Approx Reading Time-10This week’s entrant in the 200 Sad Songs series is Bonnie Raitt’s break-up/never there banger, the soundtrack to a thousand brews swilled in a thousand hopeless truckstops, I Can’t Make You Love Me.


Nashville-based songwriter Mike Reid was thumbing through a local paper when a story caught his eye. A man was arrested after getting drunk and shooting holes in his ex-girlfriend’s car, which is the Southern version of the “final nail in the coffin” analogy. Upon sentencing, the judge asked him if he had learned anything from the fall out, to which he said, “I learned, Your Honour, that you can’t make a woman love you if she don’t.” Ding, ding ding!

Not surprisingly, the two guys who penned the song – Mike Reid and Allen Shamblin – traditionally wrote country songs, and their first instinct with this bad boy was to speed it up and record it bluegrass-style. Soon realising the use of a time machine would be the only way to appeal to actual fans of bluegrass, they slowed the song down, noticed its considerable weight, and approached three big-hitters in the big voice, big hair, big emotion game at the time: Bette Midler, Linda Ronstadt, and finally Bonnie Raitt. Luckily Raitt was both keen to record the song, and the very best choice of the three, with Ronstadt being too gutsy a vocalist, and Milder often treading through treacle.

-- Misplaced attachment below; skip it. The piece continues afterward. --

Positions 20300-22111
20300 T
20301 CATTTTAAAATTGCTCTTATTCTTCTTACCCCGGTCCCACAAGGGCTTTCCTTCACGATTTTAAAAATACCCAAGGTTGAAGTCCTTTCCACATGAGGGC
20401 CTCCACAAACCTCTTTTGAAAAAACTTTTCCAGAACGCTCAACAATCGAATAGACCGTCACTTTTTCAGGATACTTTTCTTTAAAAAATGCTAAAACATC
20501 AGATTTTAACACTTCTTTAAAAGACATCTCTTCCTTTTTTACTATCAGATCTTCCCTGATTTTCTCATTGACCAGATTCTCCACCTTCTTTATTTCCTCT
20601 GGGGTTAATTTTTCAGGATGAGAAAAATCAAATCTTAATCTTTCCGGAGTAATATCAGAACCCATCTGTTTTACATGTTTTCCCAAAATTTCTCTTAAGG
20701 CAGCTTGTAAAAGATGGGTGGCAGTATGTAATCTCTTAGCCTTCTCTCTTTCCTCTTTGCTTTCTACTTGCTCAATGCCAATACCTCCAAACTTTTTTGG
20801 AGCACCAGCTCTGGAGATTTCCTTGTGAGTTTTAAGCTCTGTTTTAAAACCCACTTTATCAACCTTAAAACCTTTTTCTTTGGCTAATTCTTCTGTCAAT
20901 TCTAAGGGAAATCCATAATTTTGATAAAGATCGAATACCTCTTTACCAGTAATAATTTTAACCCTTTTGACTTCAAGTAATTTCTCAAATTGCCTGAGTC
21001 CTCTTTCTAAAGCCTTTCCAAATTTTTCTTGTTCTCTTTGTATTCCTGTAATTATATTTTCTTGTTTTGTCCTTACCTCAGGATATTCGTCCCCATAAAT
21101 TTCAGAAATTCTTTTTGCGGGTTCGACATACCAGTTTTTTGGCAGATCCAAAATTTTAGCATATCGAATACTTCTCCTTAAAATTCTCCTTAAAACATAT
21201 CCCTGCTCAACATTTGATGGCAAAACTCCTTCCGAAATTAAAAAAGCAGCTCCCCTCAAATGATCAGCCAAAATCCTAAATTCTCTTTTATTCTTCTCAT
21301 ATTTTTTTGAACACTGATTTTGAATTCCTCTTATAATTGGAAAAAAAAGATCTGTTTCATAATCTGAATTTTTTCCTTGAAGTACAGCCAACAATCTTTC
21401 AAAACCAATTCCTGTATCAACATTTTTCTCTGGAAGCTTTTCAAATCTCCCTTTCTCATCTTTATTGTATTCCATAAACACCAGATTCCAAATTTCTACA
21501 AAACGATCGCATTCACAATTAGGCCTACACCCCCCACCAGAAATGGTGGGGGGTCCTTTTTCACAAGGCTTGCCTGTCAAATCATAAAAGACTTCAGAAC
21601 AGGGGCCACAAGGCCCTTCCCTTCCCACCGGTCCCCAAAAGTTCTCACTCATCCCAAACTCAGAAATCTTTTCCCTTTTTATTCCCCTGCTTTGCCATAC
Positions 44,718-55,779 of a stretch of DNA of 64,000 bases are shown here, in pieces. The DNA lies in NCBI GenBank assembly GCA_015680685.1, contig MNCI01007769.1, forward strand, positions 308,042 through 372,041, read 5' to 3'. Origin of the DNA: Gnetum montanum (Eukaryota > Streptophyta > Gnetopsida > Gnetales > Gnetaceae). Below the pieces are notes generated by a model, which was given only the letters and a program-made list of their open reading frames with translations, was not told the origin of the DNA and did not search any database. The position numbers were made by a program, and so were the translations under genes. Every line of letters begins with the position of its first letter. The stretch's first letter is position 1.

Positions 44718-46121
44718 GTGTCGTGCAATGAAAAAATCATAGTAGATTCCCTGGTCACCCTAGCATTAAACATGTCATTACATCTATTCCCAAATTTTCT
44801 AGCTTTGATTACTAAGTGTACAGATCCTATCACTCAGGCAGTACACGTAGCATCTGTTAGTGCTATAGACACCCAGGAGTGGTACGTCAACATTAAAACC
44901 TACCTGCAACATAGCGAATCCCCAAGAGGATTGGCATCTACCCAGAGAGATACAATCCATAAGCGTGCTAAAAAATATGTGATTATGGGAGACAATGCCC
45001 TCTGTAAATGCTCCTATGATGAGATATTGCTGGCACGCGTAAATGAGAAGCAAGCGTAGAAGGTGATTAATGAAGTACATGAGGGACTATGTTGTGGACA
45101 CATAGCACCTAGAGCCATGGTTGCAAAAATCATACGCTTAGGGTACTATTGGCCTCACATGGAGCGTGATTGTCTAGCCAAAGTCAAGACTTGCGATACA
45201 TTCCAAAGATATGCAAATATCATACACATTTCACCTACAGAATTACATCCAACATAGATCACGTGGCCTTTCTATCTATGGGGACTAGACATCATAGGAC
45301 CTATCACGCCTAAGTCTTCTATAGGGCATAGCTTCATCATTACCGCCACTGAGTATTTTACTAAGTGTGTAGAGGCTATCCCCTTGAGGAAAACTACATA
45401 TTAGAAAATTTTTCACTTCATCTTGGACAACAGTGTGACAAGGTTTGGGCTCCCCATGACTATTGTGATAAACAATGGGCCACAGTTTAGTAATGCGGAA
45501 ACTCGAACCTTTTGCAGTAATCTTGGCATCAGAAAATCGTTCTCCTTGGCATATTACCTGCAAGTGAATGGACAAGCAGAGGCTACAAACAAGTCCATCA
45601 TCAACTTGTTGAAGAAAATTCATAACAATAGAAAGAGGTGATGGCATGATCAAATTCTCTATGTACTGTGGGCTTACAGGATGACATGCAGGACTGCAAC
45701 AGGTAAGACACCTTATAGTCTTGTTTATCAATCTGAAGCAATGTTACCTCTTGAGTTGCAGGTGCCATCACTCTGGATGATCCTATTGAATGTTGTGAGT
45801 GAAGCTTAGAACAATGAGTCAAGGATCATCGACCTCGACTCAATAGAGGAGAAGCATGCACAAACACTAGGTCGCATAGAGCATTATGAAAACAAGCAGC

Te emotion in Raitt’s one-take performance was so raw and perfect that she couldn’t get close to it on subsequent takes, and so her very first recorded run at the vocal is the very version you’re listening to now in that Uber you’re paying far too much for. You know you can ask him to change the channel, right? (Don’t though, this song is great.)

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I first heard the aforementioned “Your Honour” tale on a segment of This American Life in which Starlee Kine details – upon other things – the powerful comfort of simple, otherwise cheesy, break-up lyrics when you are going through a split yourself. This song has these lines in droves. Detailing one last night together after she finally gives up on her relationship, Bonnie’s pleas are both pathetic and strong – she knows he doesn’t love her, but she doesn’t care, she just wants one final night where it feels like he does – even if she has to actively block any sign that indicates this simply isn’t the case. This night is for her though – which is where the strength crawls in – it’s for her to get through things, for her to achieve closure. She doesn’t even want him to patronise and pretend, just to be there in body if not in spirit while she deals with all of this.

Aside from the chorus, the start of the second verse contains the saddest part: “I’ll close my eyes, then I won’t see, the love you don’t feel when you’re holding me.” She can’t see it, but she can feel it, though. And more than that, she knows it to be true, and she knows that it is completely outside her realm of power to do anything about it.

The one glimpse of hope comes with the fact that she is determined not to string things on past that night. “Morning will come, and I’ll do what’s right: just give me till then to give up this fight. And I will give up this fight.”

Don’t worry, Bonnie, everything looks better in the morning.


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